Letter from a Western University professor:
Subject: Western University College of Vet Med and Reverence for Life
You need to know some things about our college.
Reverence for Life is one of our college's three founding principles. There is NO WAY EVER that any of us would be involved in selecting animals for euthanasia – or in any way, shape or form encouraging that any animal ever be harmed or killed for our
We believe in it! We are committed to it!
Whatever emotion you all may feel in hearing this rumor is MILD compared to the outrage and uproar that would occur in both our faculty and student body if there was ever to be an attempt to deviate from this cornerstone of our philosophy – and one of
our greatest points of pride. This college would explode!
We take great pride in the fact that our commitment to graduating veterinarians with excellent anatomy and surgical skills without ever harming a living animal.
Because our college has taken this principled stance other veterinary colleges are being pressured to end their terminal surgery programs, and soon that practice will be history.
Our commitment to Reverence for Life is integral and ongoing. The faculty meet regularly to continue to review everything we do and to continue to try to improve both the quality of the education we provide and the ethical processes and decisions about how we accomplish that. This is not something we signed on to and put in a drawer. We live and breathe it every single day.
We have a Willed Body program that is modeled after the human cadaver program for our College of Osteopathy. Pet guardians have the option, after their loved pets have passed on, of donating their cadavers to our college. There are strict rules and
procedures about how we and the donors have those discussions to insure that even on an individual basis there is no chance that the donation to our program plays any role in decisions they make about their pets while alive.
I myself have donated two of my most beloved companions to this program. I did so because I knew about how respectfully they would be treated and what a contribution to the future well being of the many,many animals these future veterinarians would save (including my own).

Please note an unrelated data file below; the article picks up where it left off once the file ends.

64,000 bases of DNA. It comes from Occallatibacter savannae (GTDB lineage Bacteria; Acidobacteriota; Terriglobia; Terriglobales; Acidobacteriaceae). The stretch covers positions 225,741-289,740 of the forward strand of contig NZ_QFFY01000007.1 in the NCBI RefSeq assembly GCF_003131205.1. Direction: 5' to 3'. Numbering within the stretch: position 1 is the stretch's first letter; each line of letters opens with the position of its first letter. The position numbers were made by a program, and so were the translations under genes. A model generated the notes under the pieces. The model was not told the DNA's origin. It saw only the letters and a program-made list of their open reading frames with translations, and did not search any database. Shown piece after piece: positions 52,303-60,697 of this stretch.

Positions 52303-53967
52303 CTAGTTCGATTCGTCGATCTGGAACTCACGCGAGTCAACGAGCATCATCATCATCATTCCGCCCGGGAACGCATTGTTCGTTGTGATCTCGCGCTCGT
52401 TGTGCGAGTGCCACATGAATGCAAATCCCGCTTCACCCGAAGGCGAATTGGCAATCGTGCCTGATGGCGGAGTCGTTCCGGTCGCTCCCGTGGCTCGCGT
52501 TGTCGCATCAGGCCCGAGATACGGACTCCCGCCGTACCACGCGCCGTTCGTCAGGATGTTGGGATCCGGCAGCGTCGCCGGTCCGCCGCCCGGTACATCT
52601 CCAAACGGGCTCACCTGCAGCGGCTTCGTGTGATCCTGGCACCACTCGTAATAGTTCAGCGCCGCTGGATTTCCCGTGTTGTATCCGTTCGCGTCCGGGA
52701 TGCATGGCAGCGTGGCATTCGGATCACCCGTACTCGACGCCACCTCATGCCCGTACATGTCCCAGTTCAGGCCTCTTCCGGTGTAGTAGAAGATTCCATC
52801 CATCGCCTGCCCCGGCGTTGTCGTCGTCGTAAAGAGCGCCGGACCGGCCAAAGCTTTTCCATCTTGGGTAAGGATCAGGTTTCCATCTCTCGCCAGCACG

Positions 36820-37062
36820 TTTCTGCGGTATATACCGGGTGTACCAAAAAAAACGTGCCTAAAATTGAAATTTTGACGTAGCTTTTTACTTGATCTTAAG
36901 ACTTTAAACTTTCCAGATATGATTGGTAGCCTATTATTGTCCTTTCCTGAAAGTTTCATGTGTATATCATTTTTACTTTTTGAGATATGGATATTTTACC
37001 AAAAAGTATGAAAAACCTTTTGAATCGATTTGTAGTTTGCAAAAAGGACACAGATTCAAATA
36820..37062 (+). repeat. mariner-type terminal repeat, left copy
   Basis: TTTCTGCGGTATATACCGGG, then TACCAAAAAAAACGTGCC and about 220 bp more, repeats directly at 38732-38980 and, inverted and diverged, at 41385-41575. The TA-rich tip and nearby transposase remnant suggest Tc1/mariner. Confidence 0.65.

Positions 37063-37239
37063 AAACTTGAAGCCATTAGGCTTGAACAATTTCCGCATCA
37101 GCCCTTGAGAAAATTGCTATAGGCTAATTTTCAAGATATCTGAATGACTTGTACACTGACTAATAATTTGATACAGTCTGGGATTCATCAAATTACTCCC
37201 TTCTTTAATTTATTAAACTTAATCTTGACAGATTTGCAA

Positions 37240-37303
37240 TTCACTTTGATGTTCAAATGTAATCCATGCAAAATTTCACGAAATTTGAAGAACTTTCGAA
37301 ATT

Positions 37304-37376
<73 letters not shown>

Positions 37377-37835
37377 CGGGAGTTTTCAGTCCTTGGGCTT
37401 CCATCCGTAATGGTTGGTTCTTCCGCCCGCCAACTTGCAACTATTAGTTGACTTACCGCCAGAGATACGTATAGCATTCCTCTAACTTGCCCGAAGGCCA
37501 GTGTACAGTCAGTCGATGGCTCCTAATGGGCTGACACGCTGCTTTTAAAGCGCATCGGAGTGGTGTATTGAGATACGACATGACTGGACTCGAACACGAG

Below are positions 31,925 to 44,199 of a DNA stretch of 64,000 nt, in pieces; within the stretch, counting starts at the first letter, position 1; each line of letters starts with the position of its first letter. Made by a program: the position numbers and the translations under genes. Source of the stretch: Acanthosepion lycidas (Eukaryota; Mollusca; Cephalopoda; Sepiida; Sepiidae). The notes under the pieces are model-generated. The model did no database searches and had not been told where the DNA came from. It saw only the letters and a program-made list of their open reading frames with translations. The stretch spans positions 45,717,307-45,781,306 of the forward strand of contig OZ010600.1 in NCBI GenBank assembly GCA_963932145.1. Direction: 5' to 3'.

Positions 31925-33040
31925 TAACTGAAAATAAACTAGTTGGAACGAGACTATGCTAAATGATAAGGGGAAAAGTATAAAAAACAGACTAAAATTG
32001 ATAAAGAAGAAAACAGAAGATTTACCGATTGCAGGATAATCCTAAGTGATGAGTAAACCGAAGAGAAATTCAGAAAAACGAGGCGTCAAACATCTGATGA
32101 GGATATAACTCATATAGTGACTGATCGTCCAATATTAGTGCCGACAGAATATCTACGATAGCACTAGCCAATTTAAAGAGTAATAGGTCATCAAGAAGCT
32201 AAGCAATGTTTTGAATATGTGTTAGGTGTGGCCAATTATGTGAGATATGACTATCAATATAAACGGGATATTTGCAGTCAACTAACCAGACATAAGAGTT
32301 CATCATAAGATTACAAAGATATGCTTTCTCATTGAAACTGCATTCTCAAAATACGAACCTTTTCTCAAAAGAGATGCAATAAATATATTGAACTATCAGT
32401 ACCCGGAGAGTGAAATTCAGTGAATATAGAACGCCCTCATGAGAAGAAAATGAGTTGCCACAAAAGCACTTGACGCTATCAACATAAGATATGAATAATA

Each year we have a memorial service for these pets and their donors often attend. Once the pets have completed their service to our college they are cremated, and if desired, returned to their guardians.
It is possible that we will open up this program to one or more shelters to donate a few cadavers a year. That idea is under consideration, but is not yet resolved. It is not possible that we will ever be involved in any action anywhere that would generate any incentives to select or rush the end of an animal's life for our programs.
All the best,
Associate Professor in Biomedical Ethics and Public Policy
Western University of Health Sciences, College of Veterinary Medicine
(909)469-5524 office phone
This is a comment recently posted. I too and many others have seen the original report which was quite clear that WU staff and LAAS vet staff would pick ahead of time which selected animal would be taken back to WU.
Many people read the announcement as did I, including the head of DAWS and the ADL. Now, it may be that the corpses are selected AFTER they have been killed and Boks calls Barrett at WU and says we have a 15 year old cat with an adeno carcinoma in the sinuses, do you want it? Be here in a few hours will you before the cat starts to stink.
So how does that jive with Boks statement that the corpses will be selected by both staffs based on some criteria? I wish the process was more carefully explained so that everyone is still not left wondering how much involvement will WU have in selecting the animals to be dissected? Do they wait until and animal is dead, or do they select before the animal is dead knowing euthanasia is about to take place?
AS much as I appreciate Ms Barrett's letter, she needs to read the initial report that was posted on the LAAS website. It stated that the WU staff would be involved in selecting animals for "euthanasia." There was no implying, no "jumping on bandwagons." If these were just rumors, why did Ed have to revise his report? I have a copy of the original report. I read it over and over again. It truly says the staff would be part of selecting the likely candidates for euthanasia so they could take the corpses.
I think the willed body approach is good for private vets, but not for public shelters. It's one thing to will the body of an animal whose person fought to save it. It's another when an animal is killed at a shelter. Any which way you look at it, WU is banking on the killing of animals. For them to say they revere life and they aren't doing the killing is ridiculous. They may not be physically present, but they may as well be.
Also, what message does this give society that already sees animals as disposable? Is it okay to dump them because their death benefits future vets? Hey, don't worry that you just sent your animal to a certain death, you're really doing a great service allowing him to be dissected.
Oh, the memorial is a nice touch. But really, dead is dead and the animals won't be coming back to thank them for being burned versus boiled. Given the option, my guess is the animal would rather just stay alive.